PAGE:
The End of the Circus

The counterpoint is jarring. As the European Union takes its first, halting step in imposing sanctions on Israel, thousands of so-called athletes from the Jewish diaspora have gathered in Jerusalem to uphold the rather odd proposition that Jewishness is a sporting attribute on a par with speed, strength, endurance and so on.

Evolution is normally a slow process; it’s seldom that we get to see the past and the future in such close and discordant proximity. Those of a more spiritual bent than I might even regard it as a revelation – a once-in-a-lifetime opportunity to see the ineluctable consequences of our actions and perhaps change direction before it’s too late.

In Jerusalem, we have the Maccabiah, a quadrennial gathering of Jewish sportspeople from around the world under the slogan “Sound Jewish Minds in Healthy Jewish Bodies.” (Surely I’m not the only one for whom that has creepy echoes of Berlin 1936?) Of course, the Maccabiah is only ostensibly about sport. What it is really about is aliya; a huge fiesta (organized by an even huger network of jobs for pals, nepotism and international junkets) designed to impress the pants off gullible diaspora Jews in the hope that some of them will decide to return as immigrants.

Sports may be important to the competitors (most of whom are weekend warriors without a hope of participating in any real sporting competition), but it means nothing to Israel. It’s not as if the Maccabiah is anybody’s stepping stone to a world championship or the Olympics. For Israel it’s all about the tourism income and the programs of tours and events, complete with IDF Solidarity Day during which participants get to meet, real live Israeli soldiers. Remember Golda’s inability to forgive the Arabs for forcing our boys to kill theirs? That remains the era of the Maccabiah.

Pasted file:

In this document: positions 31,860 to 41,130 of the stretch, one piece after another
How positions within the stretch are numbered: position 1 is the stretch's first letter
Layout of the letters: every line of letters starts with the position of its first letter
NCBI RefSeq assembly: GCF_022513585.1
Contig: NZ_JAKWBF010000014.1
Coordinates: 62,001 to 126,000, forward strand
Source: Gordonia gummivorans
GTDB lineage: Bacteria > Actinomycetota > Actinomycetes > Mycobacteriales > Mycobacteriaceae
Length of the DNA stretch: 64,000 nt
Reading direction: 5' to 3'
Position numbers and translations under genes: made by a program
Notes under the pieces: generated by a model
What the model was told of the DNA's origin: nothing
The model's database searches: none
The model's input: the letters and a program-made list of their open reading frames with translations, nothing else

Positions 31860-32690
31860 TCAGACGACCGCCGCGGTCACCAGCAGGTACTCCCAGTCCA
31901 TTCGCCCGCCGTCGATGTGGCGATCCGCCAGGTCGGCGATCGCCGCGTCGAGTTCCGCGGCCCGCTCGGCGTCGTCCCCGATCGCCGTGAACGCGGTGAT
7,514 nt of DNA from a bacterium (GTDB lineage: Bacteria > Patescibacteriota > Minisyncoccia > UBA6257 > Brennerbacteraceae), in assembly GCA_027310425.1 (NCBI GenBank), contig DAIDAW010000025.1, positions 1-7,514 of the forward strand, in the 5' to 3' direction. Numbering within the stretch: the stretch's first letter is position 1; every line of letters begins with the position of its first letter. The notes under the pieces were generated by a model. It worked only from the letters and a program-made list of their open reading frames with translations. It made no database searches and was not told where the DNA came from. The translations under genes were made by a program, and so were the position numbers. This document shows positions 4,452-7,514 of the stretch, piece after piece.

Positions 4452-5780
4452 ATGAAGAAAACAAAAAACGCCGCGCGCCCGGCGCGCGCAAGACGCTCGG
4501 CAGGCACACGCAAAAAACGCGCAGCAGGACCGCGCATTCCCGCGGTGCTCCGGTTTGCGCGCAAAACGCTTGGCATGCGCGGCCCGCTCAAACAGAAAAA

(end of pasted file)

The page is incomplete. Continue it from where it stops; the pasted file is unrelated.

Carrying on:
In short, the Maccabiah is an anachronism, a throwback to the old Israel in which we reclaimed the land, drained the swamps, danced around campfires and blinked away the tears when we were compelled to take Arab lives. No-one in Israel believes that shit anymore, of course, not even the uber-Right. But it still seems to work with the products of diaspora Zionist education – or the Zionist establishment believes it does, at any rate.

Meanwhile, in Brussels, Washington and the major capitals of Europe, the future is beginning to take shape. It has been a long time coming –even now, most of the governments concerned are bending over backwards to downplay the significance of the new EU guidelines – and it is still very partial. But the rough strokes are clear. In the future, Israel – and every Israeli – will begin to pay for the extended bout of dementia that is the occupation. Trade and commerce will suffer, as will every activity that currently receives foreign funding. Academia will suffer, tourism will suffer and culture and the arts will suffer.

Israelis will not be able to travel without receiving special visas, we won’t host international sporting or cultural events and our representatives will be prevented from appearing outside the country – with the exception of Azerbaijan, of course. We won’t be able to buy the foreign goods we currently have access to and our startups will find their market access truncated. And, as state revenues drop, our taxes will go towards making up the shortfall. It’s going to take time, but the process is inexorable. The world is fed up with our mendacity and deceit.

World Jewry will still visit and we can look forward to another Maccabiah in four years’ time. But, as every Israeli knows, the Maccabiah is a non-event;  a show for the diaspora dunces who still buy into the Zionist myth. We are going to begin hurting in ways that really hurt. And all for what? For an antediluvian and megalomaniacal colonial illusion that contributes nothing to Israel and the welfare of its people.

Successive Israeli governments have managed to buy off the populace for a long time with Zionist bread and circuses. But the wheat and sawdust have gone moldy. Payment time is at hand and we will soon realize the true price of both our occupational obsession and our apathy. It’s not going to be pleasant – but it will be belated justice.